In addition to that, we also reward people who get high ratings for their topics, answers, and comments. In fact those members who have highly ranked content will have a stronger affect on the quality score for a given item, once they rate it. Conversely, those whose content has been rated fairly low, overall, will have less "say". To be clear, though, the "weight" that each member carries does not apply to answer voting.

Custom permissions

You can create custom classes (eg, "Master") to distinguish members that have only the permissions you give them.
For example, you could create a class called "Contributor" whose members can edit topics and answers, but cannot modify members or see the administrative panel.

Spam/abuse control

The best way to handle abuse is to remove it promptly. Your administrators (and any other members with the following elevated permissions) will be a able to:
  • Lock members
  • Remove members
  • Ban IPs or IP ranges
  • Edit or remove any content sumbitted to your community
In communities with open registration enabled, there is no sure-fire way to keep a specific individual from re-registering under a separate email address. However, if the problematic user comes back, posing as a constructive member in your community, you've done your job!

Rumor/expectation control

It is tempting to think that community members are more likely to become "mutinous" if they have a clearer means to communicate as a group. However, we believe that community members are most likely to become discontent when they feel like their voices aren't being heard.
Grupthink improves the communication channel between you and your members. By overcoming the typical chaos of online discussion, Grupthink will help the opinions of your members become clearer. Because of this, you will be more equipped than ever to respond to member feedback directly, "once and for all".
Furthermore, you and your members will be more able to distinguish between "vocal minorities" and "vocal majorities" based on reaction points.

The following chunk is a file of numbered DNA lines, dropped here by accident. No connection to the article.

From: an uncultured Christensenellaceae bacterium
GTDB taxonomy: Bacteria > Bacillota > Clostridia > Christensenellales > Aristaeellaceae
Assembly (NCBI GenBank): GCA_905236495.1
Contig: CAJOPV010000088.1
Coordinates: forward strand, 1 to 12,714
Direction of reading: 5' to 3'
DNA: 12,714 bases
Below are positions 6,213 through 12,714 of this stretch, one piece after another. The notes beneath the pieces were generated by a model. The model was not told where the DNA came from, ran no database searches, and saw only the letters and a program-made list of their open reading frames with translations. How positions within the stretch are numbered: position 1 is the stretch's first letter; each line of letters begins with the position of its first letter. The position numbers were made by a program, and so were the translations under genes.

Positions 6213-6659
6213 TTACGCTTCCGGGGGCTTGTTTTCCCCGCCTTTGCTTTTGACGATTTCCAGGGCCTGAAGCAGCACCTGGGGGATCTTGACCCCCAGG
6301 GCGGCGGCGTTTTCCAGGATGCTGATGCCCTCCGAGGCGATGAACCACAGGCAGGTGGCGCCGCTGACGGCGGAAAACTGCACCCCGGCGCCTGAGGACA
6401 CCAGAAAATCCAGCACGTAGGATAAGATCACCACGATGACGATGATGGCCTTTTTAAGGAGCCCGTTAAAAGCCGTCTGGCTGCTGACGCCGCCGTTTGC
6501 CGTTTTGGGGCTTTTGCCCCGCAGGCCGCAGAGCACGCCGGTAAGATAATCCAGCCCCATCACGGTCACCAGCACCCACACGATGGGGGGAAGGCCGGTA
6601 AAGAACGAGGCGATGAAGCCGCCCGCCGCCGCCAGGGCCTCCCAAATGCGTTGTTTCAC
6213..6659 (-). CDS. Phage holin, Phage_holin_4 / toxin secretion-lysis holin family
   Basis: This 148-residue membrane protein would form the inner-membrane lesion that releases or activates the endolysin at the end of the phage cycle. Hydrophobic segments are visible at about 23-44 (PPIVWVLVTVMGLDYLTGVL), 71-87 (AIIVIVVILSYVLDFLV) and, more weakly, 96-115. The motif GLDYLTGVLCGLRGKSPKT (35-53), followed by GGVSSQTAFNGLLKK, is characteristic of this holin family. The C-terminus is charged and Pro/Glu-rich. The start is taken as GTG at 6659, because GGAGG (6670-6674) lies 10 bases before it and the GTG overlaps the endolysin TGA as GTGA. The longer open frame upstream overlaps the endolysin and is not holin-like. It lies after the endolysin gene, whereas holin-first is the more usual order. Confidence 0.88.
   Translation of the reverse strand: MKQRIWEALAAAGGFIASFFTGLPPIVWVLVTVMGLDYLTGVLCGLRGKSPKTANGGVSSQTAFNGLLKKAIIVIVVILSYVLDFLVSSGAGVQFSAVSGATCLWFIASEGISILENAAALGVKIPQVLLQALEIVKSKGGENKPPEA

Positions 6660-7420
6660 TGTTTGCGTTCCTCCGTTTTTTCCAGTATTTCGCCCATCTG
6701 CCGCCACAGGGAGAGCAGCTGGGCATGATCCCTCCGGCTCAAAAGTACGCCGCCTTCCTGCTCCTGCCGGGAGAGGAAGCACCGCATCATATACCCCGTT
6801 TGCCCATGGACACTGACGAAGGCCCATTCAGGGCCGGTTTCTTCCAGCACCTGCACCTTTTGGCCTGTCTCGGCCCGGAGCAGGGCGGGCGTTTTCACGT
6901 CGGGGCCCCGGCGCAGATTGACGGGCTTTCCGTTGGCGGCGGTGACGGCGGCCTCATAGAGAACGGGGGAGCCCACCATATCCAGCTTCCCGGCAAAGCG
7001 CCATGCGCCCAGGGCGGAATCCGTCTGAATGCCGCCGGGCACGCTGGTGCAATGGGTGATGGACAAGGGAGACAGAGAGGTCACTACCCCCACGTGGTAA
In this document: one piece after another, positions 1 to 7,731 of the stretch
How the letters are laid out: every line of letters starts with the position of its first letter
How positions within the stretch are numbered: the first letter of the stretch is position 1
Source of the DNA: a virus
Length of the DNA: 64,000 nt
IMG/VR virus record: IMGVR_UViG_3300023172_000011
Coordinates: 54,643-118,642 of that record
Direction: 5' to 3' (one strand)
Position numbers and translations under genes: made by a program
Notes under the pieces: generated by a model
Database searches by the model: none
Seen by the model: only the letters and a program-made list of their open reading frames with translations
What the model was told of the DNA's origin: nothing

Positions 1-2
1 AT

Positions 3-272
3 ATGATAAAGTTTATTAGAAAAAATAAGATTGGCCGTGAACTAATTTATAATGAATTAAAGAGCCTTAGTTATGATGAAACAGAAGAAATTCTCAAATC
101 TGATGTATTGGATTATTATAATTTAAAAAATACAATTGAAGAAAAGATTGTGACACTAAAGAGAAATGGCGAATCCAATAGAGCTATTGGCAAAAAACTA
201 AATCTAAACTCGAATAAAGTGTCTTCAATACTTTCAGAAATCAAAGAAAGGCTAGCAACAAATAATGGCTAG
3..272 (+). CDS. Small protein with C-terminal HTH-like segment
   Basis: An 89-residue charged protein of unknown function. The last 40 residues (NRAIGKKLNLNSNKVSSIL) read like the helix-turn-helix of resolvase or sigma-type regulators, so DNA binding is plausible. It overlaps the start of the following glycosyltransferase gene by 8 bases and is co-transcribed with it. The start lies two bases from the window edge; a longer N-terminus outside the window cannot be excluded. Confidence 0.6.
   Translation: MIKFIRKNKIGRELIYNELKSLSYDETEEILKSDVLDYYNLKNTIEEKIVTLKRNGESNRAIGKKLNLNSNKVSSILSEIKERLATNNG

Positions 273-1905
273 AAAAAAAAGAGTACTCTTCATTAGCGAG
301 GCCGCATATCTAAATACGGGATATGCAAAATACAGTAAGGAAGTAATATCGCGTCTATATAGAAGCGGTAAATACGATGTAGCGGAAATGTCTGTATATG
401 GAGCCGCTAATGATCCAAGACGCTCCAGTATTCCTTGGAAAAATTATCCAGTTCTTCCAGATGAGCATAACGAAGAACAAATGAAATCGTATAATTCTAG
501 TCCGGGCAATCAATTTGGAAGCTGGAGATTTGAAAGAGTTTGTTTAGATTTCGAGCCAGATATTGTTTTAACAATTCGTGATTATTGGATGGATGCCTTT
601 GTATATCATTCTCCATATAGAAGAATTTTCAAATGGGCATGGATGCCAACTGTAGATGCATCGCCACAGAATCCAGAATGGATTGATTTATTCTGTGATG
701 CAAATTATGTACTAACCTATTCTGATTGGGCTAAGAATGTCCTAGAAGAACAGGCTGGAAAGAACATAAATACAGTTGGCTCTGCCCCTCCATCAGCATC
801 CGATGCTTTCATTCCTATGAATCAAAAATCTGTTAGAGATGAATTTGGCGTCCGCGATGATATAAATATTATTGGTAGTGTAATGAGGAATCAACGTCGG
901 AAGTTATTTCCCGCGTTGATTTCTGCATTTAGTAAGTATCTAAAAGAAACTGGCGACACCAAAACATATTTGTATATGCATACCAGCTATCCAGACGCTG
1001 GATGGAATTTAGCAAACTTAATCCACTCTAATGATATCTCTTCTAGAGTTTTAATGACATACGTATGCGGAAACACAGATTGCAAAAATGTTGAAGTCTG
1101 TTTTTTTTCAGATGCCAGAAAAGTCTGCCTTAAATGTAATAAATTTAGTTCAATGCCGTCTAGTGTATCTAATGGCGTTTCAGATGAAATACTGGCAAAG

Privacy options

Grupthink provides many options to suit your privacy needs, whether you want a "walled garden" or an open forum. Here are a few options:
  • Private Community
Unregistered visitors will not be able to get past the login screen and self-registration is not allowed. As with public communties, you can invite thousands of users at a time via email, or through our single-click, "invite-via-URL" feature.
  • Public Community
Unregistered visitors and search engines can view your community and all public topics. You can still create private groups and private topics within a public community.
  • Public Community with Integrated Logins
Allow visitors and search engines to see public discussion in your community, but restrict membership to an existing database. If you have an existing member database, you can allow your customers to skip registration and use their existing logins at your feedback community, while disallowing visitor self-registration. You can create private groups and private topics within a public community.
  • Private Community with Integrated Logins
Allow visitors ans search engines to see public discussion in your community, but restrict membership to an existing database. If you have an existing member database, you can allow your customers to skip registration and use their existing logins at your feedback community, while disallowing visitor self-registration.

Easy invitations

You have many options to kick-start your community:
  • Mass invitation by e-mail: Use our invitation tool import a list of email addresses and send our personalized invites to each recipient.
  • "Single Click" Invite: Provide a unique link to each invitee which, when clicked, will instantly create the user account and can optionally take them to the Grupthink topic of your choice.
  • Integrate with your existing community: Members of you existing community can use their existing logins and bypass registration altogether. Our remote authentication option allows you to sync a new Grupthink community with your existing community. Your existing community platform will always be authoritative in this case, and Grupthink will not store user passwords.

More than just a survey

Grupthink is community-powered feedback, where your questions can become conversations. In it's most basic form, Grupthink can indeed be used as a survey tool. However, the capabilities of Grupthink go way beyond the limitations of surveys, because it is social. We believe that, although it is important to ask questions, some of the richest information can be found by listening to people talk to one another.
Surveys are great...
  • If you have the time to create a polished list of carefully-phrased questions